There’s only one “I” in reading

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One I in readingFrankly, I don’t know how you all do it…I barely manage. Barely.  It’s even caused me to change my reading selection for this week.

After trudging through an “okay” book that punished me even further by being written in first-person, I had a terrible premonition that I raced to check out.

Sure enough, the next book on my list to read (of friends’ recommendations) was also written in first-person. Ugh, I say. Ugh.

I’ve tried to explain this before, but perhaps I should have asked for opinions on how the rest of you can so easily manage it.

I can just barely stand reading a book in first-person. I find it terribly distracting and a great weight on my ability to read the story.

It’s not complicated, at least in my mind. When I read a book in third-person, I have no problem identifying with the characters and allowing myself to get immersed in the story. Sure, in the far corner of my mind, I know it’s not me, but that’s fine.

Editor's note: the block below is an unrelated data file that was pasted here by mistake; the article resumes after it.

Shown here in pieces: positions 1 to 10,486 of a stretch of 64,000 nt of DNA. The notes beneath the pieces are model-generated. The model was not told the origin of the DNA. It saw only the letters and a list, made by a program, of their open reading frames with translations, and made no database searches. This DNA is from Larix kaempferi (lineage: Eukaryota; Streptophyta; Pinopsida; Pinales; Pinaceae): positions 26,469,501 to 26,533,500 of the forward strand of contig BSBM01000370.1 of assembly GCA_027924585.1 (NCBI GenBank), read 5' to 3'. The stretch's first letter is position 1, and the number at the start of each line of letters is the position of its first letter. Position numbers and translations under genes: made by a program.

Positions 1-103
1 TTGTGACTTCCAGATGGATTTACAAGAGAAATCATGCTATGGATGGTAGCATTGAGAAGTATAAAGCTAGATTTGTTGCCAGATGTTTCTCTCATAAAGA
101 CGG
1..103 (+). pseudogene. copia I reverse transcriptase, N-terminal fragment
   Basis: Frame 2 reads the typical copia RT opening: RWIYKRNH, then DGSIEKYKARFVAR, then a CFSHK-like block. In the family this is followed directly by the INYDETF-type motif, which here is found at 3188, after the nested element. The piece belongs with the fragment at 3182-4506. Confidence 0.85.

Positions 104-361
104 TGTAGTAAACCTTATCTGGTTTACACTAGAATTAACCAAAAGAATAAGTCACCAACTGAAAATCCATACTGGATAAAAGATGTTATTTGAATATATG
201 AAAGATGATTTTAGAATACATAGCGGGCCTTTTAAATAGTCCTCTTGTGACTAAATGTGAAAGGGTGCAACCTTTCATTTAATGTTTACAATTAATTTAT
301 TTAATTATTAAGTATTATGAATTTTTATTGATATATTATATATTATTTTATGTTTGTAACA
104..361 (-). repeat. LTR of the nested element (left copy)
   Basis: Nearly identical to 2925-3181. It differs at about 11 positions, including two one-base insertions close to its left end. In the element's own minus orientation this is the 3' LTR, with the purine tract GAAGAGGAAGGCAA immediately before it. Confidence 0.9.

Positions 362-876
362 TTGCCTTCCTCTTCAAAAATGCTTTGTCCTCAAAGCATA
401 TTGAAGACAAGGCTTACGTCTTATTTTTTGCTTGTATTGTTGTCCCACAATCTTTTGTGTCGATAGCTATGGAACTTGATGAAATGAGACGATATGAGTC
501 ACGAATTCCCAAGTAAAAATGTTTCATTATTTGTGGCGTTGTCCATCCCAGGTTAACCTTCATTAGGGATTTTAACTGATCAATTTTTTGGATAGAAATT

I’m just as pleased to read about a character’s feelings and motivations. Those that I can identify with, I can nod mentally; those that are out of character to me, I can simply raise an eyebrow mentally.

I can’t do that in first-person. In first-person, all the character decisions and thoughts are being written as if I’m the one experiencing and thinking them. Not only does this jar me from my suspension of disbelief needed to engage the story, it causes me to second guess the character, further jarring me from immersion in the tale.

I’m sure plenty of you enjoy first-person written tales. I can wade through them, but I do so in sufferance and that’s no way to enjoy a book.

I’d love to know how you manage it, because for me, there’s only one I in reading.

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